Chuck Grassley

United States Senator from Iowa





Grassley, Baucus scrutinize practice by health insurers and testing labs

Nov 08, 2011

Grassley, Baucus scrutinize practice by health insurers and testing labs

WASHINGTON – Senators Chuck Grassley and Max Baucus are asking the leaders of three major health insurance companies and two leading clinical laboratory testing companies for information about a practice where insurers receive discounted pricing from labs in exchange for referrals, including testing for Medicare beneficiaries.  

In a letter sent today, the senators noted that the Inspector General for the Department of Health and Human Services previously has issued advisory opinions expressing concerns about what’s called “pull through” and calling such discount arrangements “particularly suspect.”  A Medicaid fraud case in California that recently settled for $241 million involved allegations that a medical laboratory had overcharged the state’s insurance program as part of paying kickbacks to doctors and hospitals that referred patients to its labs.

As Ranking Member of the Judiciary Committee and Chairman of the Finance Committee, respectively, Grassley and Baucus said they want to “protect the interests of our nation’s Medicare and Medicaid beneficiaries and the federal health care programs.”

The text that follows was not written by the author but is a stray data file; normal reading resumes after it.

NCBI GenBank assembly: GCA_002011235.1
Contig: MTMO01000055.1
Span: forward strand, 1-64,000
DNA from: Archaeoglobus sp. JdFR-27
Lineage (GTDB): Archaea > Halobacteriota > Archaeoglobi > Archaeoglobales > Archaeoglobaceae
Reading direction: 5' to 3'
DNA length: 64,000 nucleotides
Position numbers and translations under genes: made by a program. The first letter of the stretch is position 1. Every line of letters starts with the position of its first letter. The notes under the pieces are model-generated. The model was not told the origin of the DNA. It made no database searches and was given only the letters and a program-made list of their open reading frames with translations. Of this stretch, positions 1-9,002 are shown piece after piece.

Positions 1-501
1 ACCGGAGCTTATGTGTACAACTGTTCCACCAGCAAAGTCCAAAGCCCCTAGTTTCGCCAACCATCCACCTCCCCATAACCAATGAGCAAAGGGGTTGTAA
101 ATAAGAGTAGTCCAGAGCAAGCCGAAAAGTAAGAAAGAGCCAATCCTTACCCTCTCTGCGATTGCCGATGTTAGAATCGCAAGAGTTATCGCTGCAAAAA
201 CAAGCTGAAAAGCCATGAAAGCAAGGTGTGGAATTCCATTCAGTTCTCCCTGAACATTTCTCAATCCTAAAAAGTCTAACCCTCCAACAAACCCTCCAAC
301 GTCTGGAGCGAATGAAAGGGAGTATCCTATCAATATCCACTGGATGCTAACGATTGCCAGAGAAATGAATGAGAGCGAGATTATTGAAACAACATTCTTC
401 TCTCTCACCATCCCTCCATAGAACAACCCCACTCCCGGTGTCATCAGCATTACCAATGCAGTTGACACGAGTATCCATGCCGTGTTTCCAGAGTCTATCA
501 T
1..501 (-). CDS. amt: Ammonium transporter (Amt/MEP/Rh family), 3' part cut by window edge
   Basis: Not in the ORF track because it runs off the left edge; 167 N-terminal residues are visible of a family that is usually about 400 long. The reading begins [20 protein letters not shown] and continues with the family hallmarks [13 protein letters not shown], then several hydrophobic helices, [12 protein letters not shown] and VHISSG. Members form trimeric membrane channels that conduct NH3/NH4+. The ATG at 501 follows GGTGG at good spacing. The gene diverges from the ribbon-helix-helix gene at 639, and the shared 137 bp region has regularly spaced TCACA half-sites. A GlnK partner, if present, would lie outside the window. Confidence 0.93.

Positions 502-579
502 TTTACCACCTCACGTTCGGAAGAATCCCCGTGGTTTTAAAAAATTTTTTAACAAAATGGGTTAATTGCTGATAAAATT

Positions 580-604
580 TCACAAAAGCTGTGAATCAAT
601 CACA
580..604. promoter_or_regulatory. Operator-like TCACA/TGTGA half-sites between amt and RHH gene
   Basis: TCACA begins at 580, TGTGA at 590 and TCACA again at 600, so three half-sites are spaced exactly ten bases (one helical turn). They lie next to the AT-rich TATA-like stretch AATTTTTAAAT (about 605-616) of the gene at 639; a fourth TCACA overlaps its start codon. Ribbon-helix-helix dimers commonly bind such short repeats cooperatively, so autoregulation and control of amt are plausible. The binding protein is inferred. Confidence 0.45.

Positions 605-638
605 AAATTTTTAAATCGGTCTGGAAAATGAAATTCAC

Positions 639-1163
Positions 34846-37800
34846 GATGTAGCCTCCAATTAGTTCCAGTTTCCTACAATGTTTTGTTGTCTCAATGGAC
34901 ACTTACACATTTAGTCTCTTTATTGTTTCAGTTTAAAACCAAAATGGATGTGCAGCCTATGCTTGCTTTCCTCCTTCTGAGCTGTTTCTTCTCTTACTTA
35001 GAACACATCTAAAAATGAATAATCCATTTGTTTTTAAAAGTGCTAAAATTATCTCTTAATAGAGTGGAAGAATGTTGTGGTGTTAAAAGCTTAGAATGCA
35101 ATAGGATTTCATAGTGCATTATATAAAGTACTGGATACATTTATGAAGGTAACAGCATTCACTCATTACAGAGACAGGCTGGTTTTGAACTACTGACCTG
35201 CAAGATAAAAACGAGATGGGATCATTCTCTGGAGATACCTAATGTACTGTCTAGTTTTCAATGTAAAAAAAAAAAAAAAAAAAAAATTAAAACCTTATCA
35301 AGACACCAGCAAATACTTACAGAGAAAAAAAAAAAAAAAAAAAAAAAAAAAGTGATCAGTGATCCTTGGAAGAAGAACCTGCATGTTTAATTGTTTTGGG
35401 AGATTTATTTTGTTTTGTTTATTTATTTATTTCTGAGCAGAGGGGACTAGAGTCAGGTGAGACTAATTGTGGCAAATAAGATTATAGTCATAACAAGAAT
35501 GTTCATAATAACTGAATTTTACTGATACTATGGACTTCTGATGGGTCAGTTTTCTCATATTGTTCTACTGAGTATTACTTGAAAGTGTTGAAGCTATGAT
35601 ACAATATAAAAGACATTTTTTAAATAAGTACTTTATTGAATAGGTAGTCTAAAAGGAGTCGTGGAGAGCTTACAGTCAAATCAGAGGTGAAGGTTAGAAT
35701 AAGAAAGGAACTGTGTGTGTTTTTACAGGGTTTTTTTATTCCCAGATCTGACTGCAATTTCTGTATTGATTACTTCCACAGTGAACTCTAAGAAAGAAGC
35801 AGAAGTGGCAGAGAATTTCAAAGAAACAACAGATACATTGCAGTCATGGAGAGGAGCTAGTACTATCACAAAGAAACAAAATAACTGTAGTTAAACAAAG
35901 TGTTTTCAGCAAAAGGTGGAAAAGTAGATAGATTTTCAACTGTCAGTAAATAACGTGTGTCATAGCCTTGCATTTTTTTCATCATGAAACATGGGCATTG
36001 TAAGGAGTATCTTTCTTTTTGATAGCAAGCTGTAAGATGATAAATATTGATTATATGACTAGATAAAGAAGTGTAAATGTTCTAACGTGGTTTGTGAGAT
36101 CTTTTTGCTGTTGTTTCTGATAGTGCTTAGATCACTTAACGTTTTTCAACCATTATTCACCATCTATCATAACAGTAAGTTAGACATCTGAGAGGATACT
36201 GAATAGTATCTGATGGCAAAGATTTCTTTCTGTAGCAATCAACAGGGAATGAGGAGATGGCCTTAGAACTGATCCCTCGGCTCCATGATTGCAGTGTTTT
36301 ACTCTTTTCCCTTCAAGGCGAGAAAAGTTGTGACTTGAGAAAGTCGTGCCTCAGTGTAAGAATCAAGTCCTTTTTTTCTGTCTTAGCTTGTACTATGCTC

Grassley and Baucus asked Cigna, Laboratory Corporation of America, Aetna, Inc., UnitedHealth Group Inc., and Quest Diagnostics Incorporated for copies of lab service agreements, correspondence related to negotiation of the contracts, presentations to boards about contracts, presentations to clinical laboratory testing providers, and other documents related to pull-through practices, including those provided in response to subpoenas from attorneys general.

Together, Grassley and Baucus have conducted oversight on fraud against the nation’s health care programs and sponsored legislation to improve the government’s ability to fight fraud.  Last month, they released a report detailing tactics used by home health companies meant to increase their profits by gaming Medicare.  Earlier this year, when their investigation found that the drug company Sanofi interfered in the approval of generic alternatives to its blood-thinner drug Lovenox, the Finance leaders called on the Food and Drug Administration (FDA) to help guarantee consumers have access to affordable generic medications.  Last December, Baucus and Grassley released a report detailing the relationship between Abbott labs and a Maryland doctor who allegedly implanted nearly 600 unnecessary cardiac stents into his patients, costing the federal government as much as $3.8 million in overpayments.  The specific stent case highlighted in the Senators’ report is indicative of a widespread, national problem of unnecessary stenting.  The Senators also spearheaded a two year inquiry which revealed undisclosed side effects of the diabetes drug Avandia.  This resulted in the FDA restricting use of the drug, ensuring that patients and doctors have the information they need to make safe, informed decisions about their medication.